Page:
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Home Publications Blogs CEPR Blog Private Equity at Work: Private Equity’s Excessive Use of Debt Endangers Main Street Firms and Workers

Private Equity at Work: Private Equity’s Excessive Use of Debt Endangers Main Street Firms and Workers

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Written by Eileen Appelbaum   
Friday, 25 July 2014 08:35

One of the lessons learned from the financial crisis of 2008 is that the excessive use of debt – referred to as leverage – undermines the stability of the financial system and poses a threat to the sustainability of companies and the jobs of workers. As we discussed in an earlier post banking regulators have taken steps to limit risky bank loans to companies.

In March 2013 the Federal Reserve, the Office of the Comptroller of the Currency and the Federal Deposit Insurance Corp jointly issued guidelines that encourage banks to refuse to make loans that would raise the debt levels of a company beyond 6 times earnings before interest, taxes, depreciation and amortization (ebitda).

In April of this year, banking regulators voted to restrict the amount of borrowing the very largest banks themselves can do. Under the new, tougher regulations, borrowing by the top eight banks will be capped at $95 for every $100 they hold in total assets.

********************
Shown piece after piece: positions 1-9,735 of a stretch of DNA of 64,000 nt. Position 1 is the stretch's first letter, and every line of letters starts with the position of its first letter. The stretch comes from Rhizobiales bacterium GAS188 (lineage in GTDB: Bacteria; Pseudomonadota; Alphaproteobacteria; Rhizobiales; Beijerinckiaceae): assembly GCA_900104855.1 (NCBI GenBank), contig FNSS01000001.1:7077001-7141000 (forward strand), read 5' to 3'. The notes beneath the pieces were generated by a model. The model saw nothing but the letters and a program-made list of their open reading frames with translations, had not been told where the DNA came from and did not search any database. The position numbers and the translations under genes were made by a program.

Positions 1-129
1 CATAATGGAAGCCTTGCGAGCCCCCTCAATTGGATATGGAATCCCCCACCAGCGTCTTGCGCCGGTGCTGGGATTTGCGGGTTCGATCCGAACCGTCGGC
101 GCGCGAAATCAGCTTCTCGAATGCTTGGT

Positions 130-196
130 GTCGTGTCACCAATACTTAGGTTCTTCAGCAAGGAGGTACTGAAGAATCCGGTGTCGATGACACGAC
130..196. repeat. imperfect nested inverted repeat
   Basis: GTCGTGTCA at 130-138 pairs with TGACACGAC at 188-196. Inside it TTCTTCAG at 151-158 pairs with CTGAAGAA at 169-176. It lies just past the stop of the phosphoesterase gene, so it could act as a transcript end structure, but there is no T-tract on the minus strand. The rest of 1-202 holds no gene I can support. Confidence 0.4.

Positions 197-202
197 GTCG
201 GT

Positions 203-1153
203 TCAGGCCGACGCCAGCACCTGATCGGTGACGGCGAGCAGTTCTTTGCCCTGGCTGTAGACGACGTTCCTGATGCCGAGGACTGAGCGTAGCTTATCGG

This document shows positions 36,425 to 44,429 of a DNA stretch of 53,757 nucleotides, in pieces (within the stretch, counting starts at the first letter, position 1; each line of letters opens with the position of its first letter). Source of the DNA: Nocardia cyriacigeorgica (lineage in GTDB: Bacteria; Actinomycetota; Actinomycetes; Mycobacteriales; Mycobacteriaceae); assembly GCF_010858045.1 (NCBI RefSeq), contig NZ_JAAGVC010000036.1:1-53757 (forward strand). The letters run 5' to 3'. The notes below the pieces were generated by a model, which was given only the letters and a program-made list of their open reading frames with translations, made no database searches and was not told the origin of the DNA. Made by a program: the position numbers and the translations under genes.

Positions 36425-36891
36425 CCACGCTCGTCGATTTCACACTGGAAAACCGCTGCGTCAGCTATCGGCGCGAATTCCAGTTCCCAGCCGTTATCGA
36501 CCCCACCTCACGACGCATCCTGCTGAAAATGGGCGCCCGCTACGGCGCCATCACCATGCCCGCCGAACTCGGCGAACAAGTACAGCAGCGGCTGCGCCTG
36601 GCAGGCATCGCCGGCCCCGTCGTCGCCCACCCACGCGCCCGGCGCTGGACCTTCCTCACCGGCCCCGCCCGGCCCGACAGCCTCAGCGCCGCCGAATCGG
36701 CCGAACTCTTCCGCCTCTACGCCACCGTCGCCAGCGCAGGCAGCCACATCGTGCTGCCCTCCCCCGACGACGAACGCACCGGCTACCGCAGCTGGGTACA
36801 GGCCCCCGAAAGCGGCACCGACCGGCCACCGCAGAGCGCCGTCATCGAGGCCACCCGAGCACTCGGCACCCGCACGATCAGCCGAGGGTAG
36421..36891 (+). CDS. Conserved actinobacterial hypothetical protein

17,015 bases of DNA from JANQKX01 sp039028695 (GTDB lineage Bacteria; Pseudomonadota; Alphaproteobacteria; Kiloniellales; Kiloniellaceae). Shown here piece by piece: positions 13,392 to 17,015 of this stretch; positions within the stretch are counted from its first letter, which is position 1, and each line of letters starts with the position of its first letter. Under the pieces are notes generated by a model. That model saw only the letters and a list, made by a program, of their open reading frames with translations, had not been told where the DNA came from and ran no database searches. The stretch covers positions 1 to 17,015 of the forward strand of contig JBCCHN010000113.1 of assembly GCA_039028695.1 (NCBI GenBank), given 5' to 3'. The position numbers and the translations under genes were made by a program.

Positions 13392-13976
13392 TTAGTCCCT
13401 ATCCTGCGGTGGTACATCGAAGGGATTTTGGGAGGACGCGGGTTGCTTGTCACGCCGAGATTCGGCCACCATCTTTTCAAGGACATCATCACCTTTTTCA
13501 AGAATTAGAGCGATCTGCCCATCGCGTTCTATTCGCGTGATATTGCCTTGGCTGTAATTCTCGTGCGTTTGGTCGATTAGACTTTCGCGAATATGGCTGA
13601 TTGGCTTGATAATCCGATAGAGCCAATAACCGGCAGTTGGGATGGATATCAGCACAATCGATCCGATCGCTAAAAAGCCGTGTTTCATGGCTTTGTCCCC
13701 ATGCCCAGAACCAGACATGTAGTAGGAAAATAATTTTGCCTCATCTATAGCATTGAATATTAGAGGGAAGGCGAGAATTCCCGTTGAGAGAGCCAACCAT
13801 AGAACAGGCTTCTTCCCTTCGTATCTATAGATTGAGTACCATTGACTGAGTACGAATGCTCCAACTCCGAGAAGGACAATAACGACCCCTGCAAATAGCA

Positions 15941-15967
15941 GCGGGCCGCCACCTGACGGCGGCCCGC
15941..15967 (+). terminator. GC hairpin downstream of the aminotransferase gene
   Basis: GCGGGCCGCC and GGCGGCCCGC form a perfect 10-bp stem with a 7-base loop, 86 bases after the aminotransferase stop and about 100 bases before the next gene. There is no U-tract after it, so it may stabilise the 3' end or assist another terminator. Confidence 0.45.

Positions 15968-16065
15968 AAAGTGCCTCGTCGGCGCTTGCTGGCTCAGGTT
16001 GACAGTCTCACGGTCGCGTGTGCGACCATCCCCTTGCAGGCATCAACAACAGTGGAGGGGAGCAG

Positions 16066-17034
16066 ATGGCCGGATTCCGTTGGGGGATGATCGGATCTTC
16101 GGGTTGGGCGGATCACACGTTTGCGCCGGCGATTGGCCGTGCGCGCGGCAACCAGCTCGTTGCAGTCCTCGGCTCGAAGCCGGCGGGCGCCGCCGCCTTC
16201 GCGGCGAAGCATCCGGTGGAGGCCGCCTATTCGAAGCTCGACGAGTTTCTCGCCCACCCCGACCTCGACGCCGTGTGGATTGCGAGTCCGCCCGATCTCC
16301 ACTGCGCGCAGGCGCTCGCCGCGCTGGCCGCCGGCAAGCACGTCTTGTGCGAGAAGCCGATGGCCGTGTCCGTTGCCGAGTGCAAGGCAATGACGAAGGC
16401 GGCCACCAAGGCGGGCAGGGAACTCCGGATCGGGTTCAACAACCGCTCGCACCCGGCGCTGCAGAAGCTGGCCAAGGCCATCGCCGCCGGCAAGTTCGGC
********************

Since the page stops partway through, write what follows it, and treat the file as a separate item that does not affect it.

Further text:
Nothing has been done, however, to directly limit the amount of debt private equity companies can put on the Main Street companies they acquired in leveraged buyouts (LBOs). As Rosemary Batt and I document in our book Private Equity at Work: When Wall Street Manages Main Street , the excessive use of debt in leveraged buyouts magnifies the returns from successful investments. But when the economy falters, the high debt levels of these highly leveraged companies makes them much more likely to default on their loans or go bankrupt.

 An academic study of more than 2,000 highly leveraged companies found that roughly a quarter of them – whether owned by private equity funds or not – defaulted on their debts in the period from 2007 to the first quarter of 2010. As the authors noted, the benefits of loading companies with debt when they are acquired have been widely noted. “Relatively less attention has been given to the potential downside of these transactions, namely that high leverage increases the risk that PE portfolio firms become financially distressed.”

The five-year run-up in the stock market means that companies that private equity targets for acquisition carry a high price tag. Low interest rates and easy access to credit mean that private equity firms can ‘afford’ these high prices because they can borrow huge amounts and load the debt on the companies they buy. As the figure below shows, the situation has gotten completely out of hand.

 deal multiples and debt levels 2

In the last boom, median prices peaked in 2008 at 9.6 times earnings (eitda). In the first half of 2014, they had risen to 11.5 times earnings – up from 10.4 times earnings in 2013 and 8.2 times earnings in 2012. Median debt was 8.2 times earnings in the first half of 2014 – far above the 6 times earning suggested as the limit for debt in the guidelines on leverage issued by bank regulators.

As the figure above shows, cheap credit is having an effect on the amount of debt private equity firms are using in leveraged buyouts.

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